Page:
effects.” See Am. Compl. ¶ 175.
URAC's Revocation of BHM's Accreditation
August 2017, URAC informed BHM that it received a grievance
reporting “[c]oncerns about the quality of services,
edits of clinical determinations on reviews completed by peer
reviewers.” Id. Attach. 7, ECF No. 15-8. URAC
requested documentation from BHM relating to Core
Requirements 17 (Performance Monitoring) and 18 (Summary
Reports). Id. URAC notified BHM that after reviewing
the information requested, it could conduct, among other
remedial measures, a “for cause” onsite review
“[s]hould further steps become necessary to complete
this investigation.” Id. URAC did perform an
onsite review in late November 2017, led by Dr. Karen Watts.
Am. Compl. ¶ 49. Dr. Watts and her team interviewed only
non- leadership BHM staff members, except for Dr. Jennifer
Jackson-Wohl, BHM's Medical Director for Behavioral
Health, who resigned from BHM shortly afterwards.
Id. ¶¶ 54, 149. BHM complains that URAC
did not conduct an entrance or exit conference contrary to
previous practices, nor permitted senior leadership to be
present during the interviews. Id. ¶¶
51-55. BHM also had no opportunity to review or discuss Dr.
Watts' findings while she was onsite or anytime later
until January 9, 2018, when URAC informed BHM that it was
revoking BHM's accreditation. Id. ¶¶
following day, URAC provided BHM with a “Scoring
Summary Report” listing each Mandatory Standard Element
and URAC's determination whether or not it was met.
Id. Ex. 1 Attachs. 10-11. Over the next few weeks,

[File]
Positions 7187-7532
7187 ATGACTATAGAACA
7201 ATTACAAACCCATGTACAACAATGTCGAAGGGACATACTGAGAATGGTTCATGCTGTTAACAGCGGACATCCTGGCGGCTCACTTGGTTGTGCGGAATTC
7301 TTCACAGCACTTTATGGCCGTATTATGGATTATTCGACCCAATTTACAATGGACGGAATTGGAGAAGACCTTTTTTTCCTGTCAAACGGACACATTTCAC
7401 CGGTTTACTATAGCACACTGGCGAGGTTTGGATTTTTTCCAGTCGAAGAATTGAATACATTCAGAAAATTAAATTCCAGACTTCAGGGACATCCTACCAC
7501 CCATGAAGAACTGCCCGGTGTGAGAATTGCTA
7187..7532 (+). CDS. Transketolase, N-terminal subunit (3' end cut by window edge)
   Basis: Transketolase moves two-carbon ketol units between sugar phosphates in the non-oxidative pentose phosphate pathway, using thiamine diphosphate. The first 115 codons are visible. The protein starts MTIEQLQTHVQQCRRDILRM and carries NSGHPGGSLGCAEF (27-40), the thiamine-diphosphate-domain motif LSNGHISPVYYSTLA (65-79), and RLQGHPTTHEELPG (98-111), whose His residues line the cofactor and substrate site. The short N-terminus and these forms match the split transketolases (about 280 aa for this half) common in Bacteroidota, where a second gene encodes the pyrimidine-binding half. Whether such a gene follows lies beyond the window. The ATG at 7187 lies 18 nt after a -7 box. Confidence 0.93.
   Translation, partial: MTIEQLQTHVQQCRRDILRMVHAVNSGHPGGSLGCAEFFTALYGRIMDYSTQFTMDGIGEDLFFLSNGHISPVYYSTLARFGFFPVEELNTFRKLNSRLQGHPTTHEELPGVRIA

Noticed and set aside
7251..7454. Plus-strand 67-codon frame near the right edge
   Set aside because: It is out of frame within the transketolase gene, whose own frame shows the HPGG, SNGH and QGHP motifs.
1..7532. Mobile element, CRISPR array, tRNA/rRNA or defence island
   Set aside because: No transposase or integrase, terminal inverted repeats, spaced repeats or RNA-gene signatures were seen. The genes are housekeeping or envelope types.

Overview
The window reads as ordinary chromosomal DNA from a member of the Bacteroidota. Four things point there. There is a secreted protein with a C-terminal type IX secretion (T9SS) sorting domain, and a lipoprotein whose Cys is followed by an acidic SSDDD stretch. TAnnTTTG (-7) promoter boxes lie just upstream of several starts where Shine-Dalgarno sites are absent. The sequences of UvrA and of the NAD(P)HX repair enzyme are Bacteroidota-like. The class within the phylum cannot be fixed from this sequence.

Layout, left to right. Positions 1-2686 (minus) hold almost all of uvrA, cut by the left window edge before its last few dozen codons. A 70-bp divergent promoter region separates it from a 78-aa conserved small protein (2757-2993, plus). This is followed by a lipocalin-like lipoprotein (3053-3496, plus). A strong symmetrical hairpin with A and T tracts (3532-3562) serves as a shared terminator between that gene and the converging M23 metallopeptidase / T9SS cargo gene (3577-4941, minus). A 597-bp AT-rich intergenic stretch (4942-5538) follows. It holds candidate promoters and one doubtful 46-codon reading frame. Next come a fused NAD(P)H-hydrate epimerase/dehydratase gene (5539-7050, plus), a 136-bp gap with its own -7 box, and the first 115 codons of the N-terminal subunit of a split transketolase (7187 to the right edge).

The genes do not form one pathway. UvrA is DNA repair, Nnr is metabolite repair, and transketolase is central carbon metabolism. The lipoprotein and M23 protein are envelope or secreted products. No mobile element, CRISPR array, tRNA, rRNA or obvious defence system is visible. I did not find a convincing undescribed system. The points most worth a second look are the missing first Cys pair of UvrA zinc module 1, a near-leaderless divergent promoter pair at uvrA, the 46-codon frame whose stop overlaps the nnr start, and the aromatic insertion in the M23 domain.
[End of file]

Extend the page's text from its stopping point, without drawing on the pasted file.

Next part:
BHM sought clarification and documentation from URAC about
its decision and rationale, id. ¶ 75, resulting
in Dr. Watts sending a three-page document to BHM briefly
explaining the findings of non-compliance. Id. Ex. 1
Attach. 12. The document explained that BHM was non-compliant
with the following Core Requirements for these
• Core Requirement 4(b) (“ensures
the organization's compliance with applicable laws and
regulations”) - BHM failed to file the annual report
necessary for incorporation in Florida. The report was due
between January 1 and May 1, 2017 and BHM's corporation
status was dissolved due to the failure to file the report.
BHM paid a penalty and was reinstated on September 26, 2017.
• Core Requirement 13(a)
(“provides for data integrity”) - BHM
“could not provide system demonstration or policy or
procedure that support Reviewer decisions were not being
changed.” Contrary to BHM's policy that stated that
“once the independent review is complete, a record can
only be changed or edited by the system administrator
(President/CEO) following a strict protocol, ”
reviewers found that several individuals demonstrated that
they had access to the drop-down menu that permits changes to
a Peer Reviewer's decisions; others stated that changes
could be made with the Peer Reviewer's approval; and
interviewees apparently stated that the “strict
protocol” referenced in the policy was under
• Core Requirement 17(a)(ii)
(“The organization conducts a quality check and if a
review does not meet the organization's quality
standards, then each issue and its outcome are
documented”) - 30 files were randomly selected from a
report provided by BHM listing any file with changes after
completion (in URAC's view, “completion”
means after a Peer Reviewer makes a final clinical decision)
and only 27% of the files had documented issues and outcomes.
See also Am. Compl. ¶ 131.
• Core Requirement 32(b) (“is
responsible for oversight of clinical decision-making aspects
of the program”) - During the interview of the
BHM's senior clinical staff person, Dr. Jackson-Wohl, she
claimed to be unaware of her IRO roles and responsibilities.
Id. Ex. 1 Attach. 12. BHM submitted a 26-page
written response to the findings outlined in the document.
Id. ¶ 89; see also Id. Ex. 1 Attach. 8
(“BHM Appeal”), ECF No. 15-9. The arguments in
its internal appeal to URAC are largely the same as those in
its Amended Complaint and Motion for a Preliminary
Core Requirement 4(b), BHM explained that it relied on a
third-party agent to track deadlines and make the appropriate
filings and that, when the agent changed names and updated